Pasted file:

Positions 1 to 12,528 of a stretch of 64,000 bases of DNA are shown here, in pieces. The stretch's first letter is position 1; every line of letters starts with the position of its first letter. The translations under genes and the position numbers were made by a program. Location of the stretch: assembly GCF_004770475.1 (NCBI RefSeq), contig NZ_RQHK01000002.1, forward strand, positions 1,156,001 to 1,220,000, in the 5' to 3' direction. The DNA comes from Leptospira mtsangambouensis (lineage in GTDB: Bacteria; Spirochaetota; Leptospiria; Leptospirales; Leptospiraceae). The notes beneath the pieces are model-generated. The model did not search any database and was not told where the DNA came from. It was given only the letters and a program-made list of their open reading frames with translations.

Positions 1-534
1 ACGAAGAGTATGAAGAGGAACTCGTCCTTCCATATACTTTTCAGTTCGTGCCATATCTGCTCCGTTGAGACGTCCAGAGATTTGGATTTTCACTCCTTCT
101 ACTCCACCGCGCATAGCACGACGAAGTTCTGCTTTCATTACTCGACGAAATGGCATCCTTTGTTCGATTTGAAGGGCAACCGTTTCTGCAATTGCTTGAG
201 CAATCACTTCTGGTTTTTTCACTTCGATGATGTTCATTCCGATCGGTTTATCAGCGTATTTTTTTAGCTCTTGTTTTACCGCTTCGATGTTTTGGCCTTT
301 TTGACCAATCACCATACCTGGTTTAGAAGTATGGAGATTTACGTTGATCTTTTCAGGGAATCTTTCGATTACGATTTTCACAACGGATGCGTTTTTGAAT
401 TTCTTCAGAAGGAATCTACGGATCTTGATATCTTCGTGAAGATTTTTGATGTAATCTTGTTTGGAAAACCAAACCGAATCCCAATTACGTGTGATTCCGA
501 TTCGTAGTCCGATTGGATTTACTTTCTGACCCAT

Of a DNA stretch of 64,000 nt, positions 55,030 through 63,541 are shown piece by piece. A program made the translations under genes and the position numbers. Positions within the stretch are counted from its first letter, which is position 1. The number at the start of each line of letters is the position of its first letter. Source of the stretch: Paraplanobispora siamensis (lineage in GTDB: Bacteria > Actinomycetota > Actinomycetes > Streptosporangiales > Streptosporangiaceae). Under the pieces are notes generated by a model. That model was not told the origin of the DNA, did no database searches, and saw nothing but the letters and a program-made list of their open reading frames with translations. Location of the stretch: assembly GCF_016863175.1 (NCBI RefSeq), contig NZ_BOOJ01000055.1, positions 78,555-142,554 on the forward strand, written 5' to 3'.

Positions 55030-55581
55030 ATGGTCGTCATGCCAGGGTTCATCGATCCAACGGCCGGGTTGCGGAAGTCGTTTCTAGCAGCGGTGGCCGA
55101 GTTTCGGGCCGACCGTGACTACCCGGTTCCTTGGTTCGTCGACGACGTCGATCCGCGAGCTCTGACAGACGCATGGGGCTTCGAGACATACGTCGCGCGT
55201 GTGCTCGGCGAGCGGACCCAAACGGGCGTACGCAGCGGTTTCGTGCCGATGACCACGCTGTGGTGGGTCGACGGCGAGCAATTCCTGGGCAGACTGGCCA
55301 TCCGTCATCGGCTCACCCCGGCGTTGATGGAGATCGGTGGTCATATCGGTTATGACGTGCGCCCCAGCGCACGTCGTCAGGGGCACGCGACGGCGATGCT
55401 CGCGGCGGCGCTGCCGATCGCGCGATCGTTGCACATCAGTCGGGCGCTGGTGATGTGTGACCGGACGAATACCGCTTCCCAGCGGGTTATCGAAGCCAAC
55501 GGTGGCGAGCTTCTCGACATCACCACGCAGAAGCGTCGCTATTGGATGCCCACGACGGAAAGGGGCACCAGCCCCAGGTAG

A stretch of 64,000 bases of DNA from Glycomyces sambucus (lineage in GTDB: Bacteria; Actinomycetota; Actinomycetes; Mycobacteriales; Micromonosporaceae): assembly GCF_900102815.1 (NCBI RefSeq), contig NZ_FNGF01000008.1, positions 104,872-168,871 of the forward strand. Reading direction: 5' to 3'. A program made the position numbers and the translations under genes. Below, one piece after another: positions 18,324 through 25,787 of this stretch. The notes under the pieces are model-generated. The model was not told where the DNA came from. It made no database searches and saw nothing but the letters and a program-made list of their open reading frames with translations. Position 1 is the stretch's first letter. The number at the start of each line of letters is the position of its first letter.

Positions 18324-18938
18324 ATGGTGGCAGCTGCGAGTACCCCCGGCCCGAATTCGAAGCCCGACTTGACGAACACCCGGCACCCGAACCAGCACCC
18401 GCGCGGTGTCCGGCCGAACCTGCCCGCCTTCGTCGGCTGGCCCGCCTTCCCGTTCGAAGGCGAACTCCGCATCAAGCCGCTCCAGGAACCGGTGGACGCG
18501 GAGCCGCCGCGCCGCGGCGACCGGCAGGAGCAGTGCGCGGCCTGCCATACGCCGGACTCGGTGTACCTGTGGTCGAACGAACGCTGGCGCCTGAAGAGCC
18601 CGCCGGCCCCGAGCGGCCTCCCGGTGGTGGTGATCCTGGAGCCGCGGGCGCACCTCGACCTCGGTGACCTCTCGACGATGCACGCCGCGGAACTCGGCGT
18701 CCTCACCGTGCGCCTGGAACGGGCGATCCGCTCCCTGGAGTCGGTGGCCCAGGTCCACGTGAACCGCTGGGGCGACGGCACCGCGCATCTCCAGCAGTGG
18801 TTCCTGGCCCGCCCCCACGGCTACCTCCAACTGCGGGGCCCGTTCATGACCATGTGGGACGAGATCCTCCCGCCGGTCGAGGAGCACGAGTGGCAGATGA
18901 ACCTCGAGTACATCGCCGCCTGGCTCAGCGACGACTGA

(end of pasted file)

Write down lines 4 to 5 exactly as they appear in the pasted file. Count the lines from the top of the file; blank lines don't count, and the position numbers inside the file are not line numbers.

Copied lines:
101 ACTCCACCGCGCATAGCACGACGAAGTTCTGCTTTCATTACTCGACGAAATGGCATCCTTTGTTCGATTTGAAGGGCAACCGTTTCTGCAATTGCTTGAG
201 CAATCACTTCTGGTTTTTTCACTTCGATGATGTTCATTCCGATCGGTTTATCAGCGTATTTTTTTAGCTCTTGTTTTACCGCTTCGATGTTTTGGCCTTT